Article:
Another week of amazing news from our Pale Blue Dot, with stories ranging from strange things are happening at the outer edges of our solar system to plants feel pain and might even see to a wrinkle in nature could lead to alien life.
Is information at the core of life in the Universe? Are we humans an anomaly? Join narrator, Nicole Butscher on this week’s journey of discovery from the emergence of the human “dataome” –a world of bits built of and for information, which was like a sudden invasion by extraterrestrials, or an asteroid impact that precipitates a mass extinction–to the discovery of what astronomers think is the first planet beyond the Milky Way (or is it something more interesting), and more.
In Reinventing the Sacred, Stuart Kaufman, theoretical biologist and emeritus professor of biochemistry at the University of Pennsylvania, who studies the origin of life on Earth, observes: “There is a world beyond physics. Given continuous spacetime, there are a second-order infinity of possible histories of the biosphere. We are agents who alter the unfolding of the universe.”
News from our Pale Blue Dot for the Thanksgiving Holiday weekend: from the “telescope that ate astronomy” to what “Impossible” meant to the legendary physicist, Richard Feynman to black-hole bubbles that could swallow to Universe to poaching triggers the evolution of tuskless elephants to tech companies ‘don’t get’ science-fiction.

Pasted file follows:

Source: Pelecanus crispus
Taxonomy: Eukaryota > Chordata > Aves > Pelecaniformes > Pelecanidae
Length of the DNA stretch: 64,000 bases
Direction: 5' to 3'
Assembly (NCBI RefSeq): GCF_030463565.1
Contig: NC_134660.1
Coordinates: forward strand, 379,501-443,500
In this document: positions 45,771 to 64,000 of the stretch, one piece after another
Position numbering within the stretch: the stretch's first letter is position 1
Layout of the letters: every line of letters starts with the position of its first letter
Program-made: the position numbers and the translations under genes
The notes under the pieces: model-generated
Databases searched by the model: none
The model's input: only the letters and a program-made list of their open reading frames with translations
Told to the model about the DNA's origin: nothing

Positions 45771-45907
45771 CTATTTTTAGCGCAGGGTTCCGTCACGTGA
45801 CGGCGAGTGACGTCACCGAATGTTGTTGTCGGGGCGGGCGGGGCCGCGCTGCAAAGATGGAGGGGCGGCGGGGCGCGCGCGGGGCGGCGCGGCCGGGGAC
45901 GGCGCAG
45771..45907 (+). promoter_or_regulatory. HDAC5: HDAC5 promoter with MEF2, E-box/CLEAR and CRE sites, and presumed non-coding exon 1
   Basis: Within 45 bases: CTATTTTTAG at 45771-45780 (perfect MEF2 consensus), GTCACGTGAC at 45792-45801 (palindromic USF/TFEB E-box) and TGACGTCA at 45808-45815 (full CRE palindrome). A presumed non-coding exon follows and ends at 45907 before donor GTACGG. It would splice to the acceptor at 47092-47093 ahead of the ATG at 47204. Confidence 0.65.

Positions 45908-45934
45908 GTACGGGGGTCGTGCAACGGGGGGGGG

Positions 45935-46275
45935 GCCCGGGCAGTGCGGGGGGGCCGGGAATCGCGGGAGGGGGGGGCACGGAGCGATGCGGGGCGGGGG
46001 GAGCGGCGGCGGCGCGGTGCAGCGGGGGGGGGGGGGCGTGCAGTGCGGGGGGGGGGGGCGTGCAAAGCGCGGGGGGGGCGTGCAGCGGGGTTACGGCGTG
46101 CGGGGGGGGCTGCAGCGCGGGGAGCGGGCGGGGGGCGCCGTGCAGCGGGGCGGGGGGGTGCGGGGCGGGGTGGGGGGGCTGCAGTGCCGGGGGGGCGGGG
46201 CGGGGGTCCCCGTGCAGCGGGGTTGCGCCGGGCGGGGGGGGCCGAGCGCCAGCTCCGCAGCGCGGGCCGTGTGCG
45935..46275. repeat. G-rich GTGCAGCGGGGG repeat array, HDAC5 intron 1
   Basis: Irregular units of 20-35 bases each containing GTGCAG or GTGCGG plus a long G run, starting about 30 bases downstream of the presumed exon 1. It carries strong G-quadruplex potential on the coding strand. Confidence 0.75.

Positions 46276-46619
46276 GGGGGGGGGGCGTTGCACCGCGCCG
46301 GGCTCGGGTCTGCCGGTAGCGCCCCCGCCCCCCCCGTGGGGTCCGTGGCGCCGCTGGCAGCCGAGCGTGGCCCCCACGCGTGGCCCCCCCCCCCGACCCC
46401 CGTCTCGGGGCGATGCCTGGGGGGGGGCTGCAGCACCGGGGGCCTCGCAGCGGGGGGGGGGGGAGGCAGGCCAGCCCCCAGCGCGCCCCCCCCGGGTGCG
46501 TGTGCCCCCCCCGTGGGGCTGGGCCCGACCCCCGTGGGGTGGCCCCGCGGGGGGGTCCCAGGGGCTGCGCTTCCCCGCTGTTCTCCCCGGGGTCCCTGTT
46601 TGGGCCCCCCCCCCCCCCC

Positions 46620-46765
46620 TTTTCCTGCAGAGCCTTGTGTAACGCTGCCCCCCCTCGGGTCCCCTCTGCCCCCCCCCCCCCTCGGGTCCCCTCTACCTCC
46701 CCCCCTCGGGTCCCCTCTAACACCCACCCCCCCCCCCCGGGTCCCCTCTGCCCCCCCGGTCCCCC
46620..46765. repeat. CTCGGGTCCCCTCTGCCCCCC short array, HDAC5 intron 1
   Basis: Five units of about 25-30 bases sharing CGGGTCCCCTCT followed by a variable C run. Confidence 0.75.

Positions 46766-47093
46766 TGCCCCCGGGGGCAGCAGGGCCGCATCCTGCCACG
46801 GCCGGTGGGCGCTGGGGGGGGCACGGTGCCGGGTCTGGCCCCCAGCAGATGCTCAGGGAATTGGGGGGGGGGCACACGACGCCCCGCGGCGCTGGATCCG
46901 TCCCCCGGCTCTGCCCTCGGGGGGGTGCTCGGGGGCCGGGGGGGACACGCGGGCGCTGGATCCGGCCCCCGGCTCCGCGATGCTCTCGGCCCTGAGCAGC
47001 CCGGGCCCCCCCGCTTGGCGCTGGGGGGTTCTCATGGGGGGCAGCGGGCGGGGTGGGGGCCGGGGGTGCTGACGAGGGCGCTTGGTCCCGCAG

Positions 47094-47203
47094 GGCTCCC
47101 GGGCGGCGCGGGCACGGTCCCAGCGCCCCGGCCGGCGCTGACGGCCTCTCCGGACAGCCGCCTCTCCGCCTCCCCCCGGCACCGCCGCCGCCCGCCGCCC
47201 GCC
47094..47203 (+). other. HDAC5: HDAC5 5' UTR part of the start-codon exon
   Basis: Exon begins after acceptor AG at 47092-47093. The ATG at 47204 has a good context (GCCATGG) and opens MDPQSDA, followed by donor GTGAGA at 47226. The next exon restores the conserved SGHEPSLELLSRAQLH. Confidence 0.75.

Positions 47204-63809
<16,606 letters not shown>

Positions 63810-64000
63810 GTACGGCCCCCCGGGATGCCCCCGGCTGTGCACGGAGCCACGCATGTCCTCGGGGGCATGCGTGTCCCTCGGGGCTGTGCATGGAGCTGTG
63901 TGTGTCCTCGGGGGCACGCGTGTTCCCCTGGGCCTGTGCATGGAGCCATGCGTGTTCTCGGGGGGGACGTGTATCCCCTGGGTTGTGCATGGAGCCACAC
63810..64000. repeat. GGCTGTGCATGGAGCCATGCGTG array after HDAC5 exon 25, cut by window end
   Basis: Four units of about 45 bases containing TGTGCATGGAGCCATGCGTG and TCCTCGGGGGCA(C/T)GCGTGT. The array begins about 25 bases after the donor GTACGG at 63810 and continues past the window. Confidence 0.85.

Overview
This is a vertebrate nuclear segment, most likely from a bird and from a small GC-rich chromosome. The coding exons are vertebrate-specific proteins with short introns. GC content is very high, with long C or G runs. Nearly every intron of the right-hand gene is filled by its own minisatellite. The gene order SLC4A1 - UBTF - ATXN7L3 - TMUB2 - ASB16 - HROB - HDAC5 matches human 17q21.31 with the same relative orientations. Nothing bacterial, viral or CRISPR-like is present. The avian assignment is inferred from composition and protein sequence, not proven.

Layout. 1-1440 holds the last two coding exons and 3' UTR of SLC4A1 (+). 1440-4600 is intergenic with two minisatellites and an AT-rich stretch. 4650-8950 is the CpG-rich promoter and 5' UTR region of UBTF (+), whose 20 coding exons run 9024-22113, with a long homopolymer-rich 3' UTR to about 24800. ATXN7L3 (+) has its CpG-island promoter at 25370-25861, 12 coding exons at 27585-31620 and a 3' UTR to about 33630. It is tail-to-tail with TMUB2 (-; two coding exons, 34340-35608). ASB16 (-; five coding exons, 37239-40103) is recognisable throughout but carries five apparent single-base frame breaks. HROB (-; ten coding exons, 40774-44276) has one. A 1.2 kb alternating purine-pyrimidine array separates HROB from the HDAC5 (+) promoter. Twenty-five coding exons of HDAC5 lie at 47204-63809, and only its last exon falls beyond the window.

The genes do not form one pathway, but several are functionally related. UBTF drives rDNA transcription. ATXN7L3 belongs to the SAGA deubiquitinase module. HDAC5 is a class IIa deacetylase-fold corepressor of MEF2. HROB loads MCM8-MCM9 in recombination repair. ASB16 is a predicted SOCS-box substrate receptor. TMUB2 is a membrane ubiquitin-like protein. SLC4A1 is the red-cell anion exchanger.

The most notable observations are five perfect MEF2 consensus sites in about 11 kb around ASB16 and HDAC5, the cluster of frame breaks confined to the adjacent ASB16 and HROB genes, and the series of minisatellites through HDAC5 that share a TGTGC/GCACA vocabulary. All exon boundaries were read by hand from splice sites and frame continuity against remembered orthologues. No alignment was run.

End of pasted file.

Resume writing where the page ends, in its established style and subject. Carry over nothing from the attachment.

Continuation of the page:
“NASA’s ENIGMA (Evolution of Nanomachines In Geospheres and Microbial Ancestors) research team,” evolutionary biologist Paul Falkowski told The Daily Galaxy, “is focused on answering a single, compelling question in astrobiology: How did proteins evolve to become the predominant catalysts of life on Earth?
Another amazing week of news from the Cosmos: from the New York Times’ Carl Zimmer on the origins of life and how it may have evolved on other worlds to the the creeping suspicion, that there is something substantial missing from our standard model of the Universe to Albert Einstein’s demon-haunted quantum world.